First, the theory behind the method.

If a random variable #xi# takes values #x_1#, #x_2#, ...#x_n# with corresponding probabilities #p_1#, #p_2#, ...#p_n#, its Mathematical Expectation or *mean*, **by definition**, equals to

#E(xi) = x_1*p_1+x_2*p_2+...+x_n*p_n = Sigma_(i in [1;n])(x_i*p_i)#

Assume, numbers #x_i# are large enough to make this calculation inconvenient. We can always transform this formula using two constants #a# and #h# freely chosen to our liking into (assuming summation #Sigma# is performed for all #i# from #1# to #n#):

#E(xi) = Sigma (x_i*p_i) = h*Sigma ((x_i-a)/h*p_i) + Sigma (a*p_i) = #

#= h*Sigma ((x_i-a)/h*p_i) + a*Sigma (p_i) =#

#= h*Sigma ((x_i-a)/h*p_i) + a#

(since #Sigma (p_i) = 1#)

Now it's up to us to choose constant #a# and #h# in such a way that simplifies the calculations as much as possible.

If values #x_i# that our random variable #xi# takes are distributed with equal intervals (steps), the best results are achieved if #a# is chosen approximately in the middle of these numbers and #h# is the step.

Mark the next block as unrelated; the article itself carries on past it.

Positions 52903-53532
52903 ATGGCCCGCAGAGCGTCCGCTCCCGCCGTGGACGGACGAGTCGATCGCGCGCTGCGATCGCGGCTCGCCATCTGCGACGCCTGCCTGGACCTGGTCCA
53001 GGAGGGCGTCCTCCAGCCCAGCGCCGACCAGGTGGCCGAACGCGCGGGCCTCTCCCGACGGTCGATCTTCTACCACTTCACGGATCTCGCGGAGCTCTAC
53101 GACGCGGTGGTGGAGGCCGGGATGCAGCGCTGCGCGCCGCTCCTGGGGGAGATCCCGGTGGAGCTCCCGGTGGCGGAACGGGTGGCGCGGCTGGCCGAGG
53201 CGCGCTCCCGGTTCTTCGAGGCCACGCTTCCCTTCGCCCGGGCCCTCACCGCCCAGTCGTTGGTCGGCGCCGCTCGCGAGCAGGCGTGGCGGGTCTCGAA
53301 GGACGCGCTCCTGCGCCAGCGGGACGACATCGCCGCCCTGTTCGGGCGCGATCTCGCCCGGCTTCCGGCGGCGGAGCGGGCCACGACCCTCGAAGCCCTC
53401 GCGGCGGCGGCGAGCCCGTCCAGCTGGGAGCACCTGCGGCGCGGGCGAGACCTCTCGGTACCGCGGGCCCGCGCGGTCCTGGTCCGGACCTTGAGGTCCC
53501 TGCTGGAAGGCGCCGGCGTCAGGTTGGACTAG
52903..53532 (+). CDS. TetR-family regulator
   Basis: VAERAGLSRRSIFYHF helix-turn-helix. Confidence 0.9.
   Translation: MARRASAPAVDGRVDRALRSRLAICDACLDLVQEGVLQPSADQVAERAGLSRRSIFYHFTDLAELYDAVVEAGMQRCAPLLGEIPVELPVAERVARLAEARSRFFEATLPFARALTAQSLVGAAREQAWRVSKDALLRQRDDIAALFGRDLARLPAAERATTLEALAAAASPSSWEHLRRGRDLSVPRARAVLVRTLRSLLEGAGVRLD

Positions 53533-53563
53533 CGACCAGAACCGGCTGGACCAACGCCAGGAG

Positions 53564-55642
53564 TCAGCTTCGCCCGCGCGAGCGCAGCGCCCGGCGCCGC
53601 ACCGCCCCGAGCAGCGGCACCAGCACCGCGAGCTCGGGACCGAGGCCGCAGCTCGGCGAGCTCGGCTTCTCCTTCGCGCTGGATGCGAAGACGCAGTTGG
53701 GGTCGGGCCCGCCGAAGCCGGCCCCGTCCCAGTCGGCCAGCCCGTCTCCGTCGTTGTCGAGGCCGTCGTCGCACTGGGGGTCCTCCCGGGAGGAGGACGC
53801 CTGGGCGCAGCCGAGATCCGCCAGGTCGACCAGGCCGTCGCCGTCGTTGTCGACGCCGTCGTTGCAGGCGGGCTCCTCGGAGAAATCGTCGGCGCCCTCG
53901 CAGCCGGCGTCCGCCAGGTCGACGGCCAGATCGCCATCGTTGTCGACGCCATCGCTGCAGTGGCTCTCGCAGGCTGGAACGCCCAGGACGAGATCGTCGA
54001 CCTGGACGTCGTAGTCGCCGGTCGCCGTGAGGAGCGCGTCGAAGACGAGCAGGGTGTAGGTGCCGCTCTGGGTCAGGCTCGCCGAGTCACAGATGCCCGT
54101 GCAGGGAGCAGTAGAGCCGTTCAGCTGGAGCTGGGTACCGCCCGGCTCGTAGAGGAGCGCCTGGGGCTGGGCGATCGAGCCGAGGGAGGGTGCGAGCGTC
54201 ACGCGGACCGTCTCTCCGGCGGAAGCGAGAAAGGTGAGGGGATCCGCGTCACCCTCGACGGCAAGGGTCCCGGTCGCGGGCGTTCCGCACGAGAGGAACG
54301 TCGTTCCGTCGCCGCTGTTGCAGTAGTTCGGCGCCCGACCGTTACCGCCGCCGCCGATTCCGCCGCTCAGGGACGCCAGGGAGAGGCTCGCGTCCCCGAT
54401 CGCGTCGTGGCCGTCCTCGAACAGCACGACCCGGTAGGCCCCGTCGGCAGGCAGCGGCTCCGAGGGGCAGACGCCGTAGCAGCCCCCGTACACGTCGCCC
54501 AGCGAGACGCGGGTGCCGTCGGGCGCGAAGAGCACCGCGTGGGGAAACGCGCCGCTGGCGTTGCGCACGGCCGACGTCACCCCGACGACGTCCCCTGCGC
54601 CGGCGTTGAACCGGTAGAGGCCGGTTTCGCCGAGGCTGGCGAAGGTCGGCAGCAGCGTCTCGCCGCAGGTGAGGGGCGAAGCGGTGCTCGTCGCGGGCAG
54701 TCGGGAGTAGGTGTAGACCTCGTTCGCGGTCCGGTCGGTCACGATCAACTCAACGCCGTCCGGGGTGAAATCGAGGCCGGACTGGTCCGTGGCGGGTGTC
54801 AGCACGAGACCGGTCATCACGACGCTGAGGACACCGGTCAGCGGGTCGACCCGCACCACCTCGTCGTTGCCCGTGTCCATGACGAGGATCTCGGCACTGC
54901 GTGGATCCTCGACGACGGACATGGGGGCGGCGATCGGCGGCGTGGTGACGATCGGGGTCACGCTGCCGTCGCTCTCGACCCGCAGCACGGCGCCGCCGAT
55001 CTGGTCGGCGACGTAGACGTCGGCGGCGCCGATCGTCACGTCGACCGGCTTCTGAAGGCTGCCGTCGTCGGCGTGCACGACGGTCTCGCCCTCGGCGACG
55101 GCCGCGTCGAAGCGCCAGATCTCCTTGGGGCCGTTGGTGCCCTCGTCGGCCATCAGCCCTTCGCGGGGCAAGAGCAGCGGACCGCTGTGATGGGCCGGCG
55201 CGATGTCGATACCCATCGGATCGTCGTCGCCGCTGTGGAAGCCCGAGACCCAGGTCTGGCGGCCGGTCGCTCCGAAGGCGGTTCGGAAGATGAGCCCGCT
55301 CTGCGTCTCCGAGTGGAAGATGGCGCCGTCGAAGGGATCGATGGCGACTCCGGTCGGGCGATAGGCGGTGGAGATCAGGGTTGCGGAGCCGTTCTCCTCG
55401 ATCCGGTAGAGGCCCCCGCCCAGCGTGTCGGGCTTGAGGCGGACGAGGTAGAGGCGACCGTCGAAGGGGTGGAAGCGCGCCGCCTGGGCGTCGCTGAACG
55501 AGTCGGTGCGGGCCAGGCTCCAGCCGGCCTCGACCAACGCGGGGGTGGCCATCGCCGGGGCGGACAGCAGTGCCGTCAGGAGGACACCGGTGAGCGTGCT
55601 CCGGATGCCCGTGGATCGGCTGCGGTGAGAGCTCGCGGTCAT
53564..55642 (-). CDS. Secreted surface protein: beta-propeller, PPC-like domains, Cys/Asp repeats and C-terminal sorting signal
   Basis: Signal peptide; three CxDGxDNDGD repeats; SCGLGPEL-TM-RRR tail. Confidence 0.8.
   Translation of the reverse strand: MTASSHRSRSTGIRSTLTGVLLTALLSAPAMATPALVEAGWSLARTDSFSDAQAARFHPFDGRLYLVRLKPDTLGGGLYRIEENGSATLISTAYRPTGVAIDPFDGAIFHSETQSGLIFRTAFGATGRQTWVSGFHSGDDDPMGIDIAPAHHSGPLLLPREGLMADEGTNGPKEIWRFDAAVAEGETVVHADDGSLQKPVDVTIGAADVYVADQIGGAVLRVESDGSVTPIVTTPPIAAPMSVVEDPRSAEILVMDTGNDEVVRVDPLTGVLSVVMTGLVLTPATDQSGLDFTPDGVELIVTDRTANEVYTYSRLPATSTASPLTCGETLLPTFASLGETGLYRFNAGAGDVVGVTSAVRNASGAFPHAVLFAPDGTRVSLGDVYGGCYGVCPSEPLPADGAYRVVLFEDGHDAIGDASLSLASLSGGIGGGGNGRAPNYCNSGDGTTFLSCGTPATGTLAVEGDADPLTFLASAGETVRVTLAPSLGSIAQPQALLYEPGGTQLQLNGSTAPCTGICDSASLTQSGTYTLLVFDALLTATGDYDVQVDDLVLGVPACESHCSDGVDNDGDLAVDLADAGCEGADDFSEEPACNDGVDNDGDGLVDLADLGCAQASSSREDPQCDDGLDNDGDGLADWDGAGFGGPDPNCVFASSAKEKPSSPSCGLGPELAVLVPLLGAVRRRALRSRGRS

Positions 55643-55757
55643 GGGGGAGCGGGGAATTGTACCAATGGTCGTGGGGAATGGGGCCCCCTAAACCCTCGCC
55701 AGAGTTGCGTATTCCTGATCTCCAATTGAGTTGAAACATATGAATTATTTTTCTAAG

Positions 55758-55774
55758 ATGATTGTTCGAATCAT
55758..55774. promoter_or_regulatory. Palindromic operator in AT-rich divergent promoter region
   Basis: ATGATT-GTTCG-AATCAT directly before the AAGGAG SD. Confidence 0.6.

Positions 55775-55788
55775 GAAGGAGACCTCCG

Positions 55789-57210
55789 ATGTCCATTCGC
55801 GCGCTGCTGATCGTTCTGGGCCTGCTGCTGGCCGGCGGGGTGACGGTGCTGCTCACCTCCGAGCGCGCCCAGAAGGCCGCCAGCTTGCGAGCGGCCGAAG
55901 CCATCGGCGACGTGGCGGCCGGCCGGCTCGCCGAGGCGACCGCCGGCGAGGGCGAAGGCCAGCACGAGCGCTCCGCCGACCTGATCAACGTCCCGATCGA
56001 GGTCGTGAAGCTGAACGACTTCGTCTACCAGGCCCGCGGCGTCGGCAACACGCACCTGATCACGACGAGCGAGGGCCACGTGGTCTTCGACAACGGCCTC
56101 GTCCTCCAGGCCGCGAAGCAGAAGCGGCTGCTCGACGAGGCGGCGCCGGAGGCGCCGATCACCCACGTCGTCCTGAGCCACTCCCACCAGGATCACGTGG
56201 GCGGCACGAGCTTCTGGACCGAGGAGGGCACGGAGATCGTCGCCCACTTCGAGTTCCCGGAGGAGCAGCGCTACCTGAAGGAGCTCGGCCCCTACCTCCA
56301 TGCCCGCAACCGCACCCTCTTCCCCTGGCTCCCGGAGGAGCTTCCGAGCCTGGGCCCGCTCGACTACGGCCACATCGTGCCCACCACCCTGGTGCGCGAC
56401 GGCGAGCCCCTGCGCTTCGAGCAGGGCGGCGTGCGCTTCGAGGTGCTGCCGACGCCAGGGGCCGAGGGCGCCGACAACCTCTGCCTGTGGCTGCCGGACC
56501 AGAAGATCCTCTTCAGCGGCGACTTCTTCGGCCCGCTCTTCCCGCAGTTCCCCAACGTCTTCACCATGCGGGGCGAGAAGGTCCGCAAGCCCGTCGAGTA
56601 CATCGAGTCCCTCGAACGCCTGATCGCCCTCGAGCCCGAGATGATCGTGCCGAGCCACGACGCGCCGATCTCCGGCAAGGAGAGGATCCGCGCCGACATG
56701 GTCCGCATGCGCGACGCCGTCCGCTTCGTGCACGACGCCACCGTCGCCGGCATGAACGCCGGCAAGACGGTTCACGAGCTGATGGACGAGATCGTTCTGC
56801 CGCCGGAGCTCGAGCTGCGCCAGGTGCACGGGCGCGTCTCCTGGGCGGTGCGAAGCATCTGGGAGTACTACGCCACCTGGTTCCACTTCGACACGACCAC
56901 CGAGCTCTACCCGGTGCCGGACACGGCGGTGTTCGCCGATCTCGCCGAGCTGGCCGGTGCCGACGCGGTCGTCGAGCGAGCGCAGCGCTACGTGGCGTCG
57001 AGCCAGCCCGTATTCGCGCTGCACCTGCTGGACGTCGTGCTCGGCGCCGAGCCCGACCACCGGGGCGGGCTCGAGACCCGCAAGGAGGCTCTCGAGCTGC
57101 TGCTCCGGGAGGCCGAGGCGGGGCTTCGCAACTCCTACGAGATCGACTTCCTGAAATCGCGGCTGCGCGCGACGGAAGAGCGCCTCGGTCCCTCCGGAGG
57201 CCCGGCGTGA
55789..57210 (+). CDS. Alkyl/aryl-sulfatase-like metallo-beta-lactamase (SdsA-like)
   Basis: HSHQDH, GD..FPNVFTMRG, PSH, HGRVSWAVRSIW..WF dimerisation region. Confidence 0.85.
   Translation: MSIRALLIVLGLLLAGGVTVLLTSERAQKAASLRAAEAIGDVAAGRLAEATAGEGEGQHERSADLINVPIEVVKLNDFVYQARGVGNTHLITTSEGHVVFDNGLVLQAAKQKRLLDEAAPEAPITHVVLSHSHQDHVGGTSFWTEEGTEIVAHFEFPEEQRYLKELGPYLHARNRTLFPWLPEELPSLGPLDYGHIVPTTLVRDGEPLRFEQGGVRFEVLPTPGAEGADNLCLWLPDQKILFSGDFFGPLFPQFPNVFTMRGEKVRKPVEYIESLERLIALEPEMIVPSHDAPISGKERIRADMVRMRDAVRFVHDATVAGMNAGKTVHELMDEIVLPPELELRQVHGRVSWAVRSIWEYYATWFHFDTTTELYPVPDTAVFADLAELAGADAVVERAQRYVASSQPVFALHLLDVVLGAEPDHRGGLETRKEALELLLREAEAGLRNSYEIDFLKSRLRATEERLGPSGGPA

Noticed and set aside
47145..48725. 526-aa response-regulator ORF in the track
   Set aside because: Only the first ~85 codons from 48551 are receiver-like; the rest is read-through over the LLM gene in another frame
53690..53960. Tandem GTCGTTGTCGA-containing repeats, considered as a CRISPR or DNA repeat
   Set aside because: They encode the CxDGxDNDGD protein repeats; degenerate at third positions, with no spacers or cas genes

For example, if values #x_i# are #10000, 20000, 30000, 40000, 50000#, choosing #a=30000# and #h=10000# results in #(x_i-a)/h# to be #-2,-1,0,1,2#, which is a much easier to deal with than the original very large numbers.

Addressing our problem, we will have values #x_i# chosen as midpoint of each interval:

interval #[12.5-17.5]# has midpoint at #15#

interval #[17.5-22.5]# has midpoint at #20#

interval #[22.5-27.5]# has midpoint at #25#

interval #[27.5-32.5]# has midpoint at #30#

interval #[32.5-37.5]# has midpoint at #35#

interval #[37.5-42.5]# has midpoint at #40#

interval #[42.5-47.5]# has midpoint at #45#

interval #[47.5-52.5]# has midpoint at #50#

For number #a# we can choose #30# since it's somewhere in the middle of a group of interval midpoints, for number #h# we can choose #5# since it is, obviously, an increment from one value to another.

Probabilities our random variable takes the above values are approximated by real frequencies of taking these values. Each such frequency is a ratio of the number of times this value occurred (#4# for the first interval, #20# - for the second etc.) divided by the total number of experiments #N=4+20+17+15+2+5+5+2=70#.

Now the mean value of our random variable is evaluated as

#E(xi) = 5*((15-30)/5*4/70+(20-30)/5*20/70+#

#+(25-30)/5*17/70+(30-30)/5*15/70+#

#+(35-30)/5*2/70+(40-30)/5*5/70+#

#+(45-30)/5*5/70+(50-30)/5*2/70) + 30 =#

#= 5/70*((-3)*4+(-2)*20+(-1)*17+0*15+#

#+1*2+2*5+3*5+4*2) + 30 = #

#5/70*(-12-40-17+0+2+10+15+8)+30=#

#=1/14*(-34)+30=32.428571...#

In this case it seems sufficient to approximate the mean as #32.4#.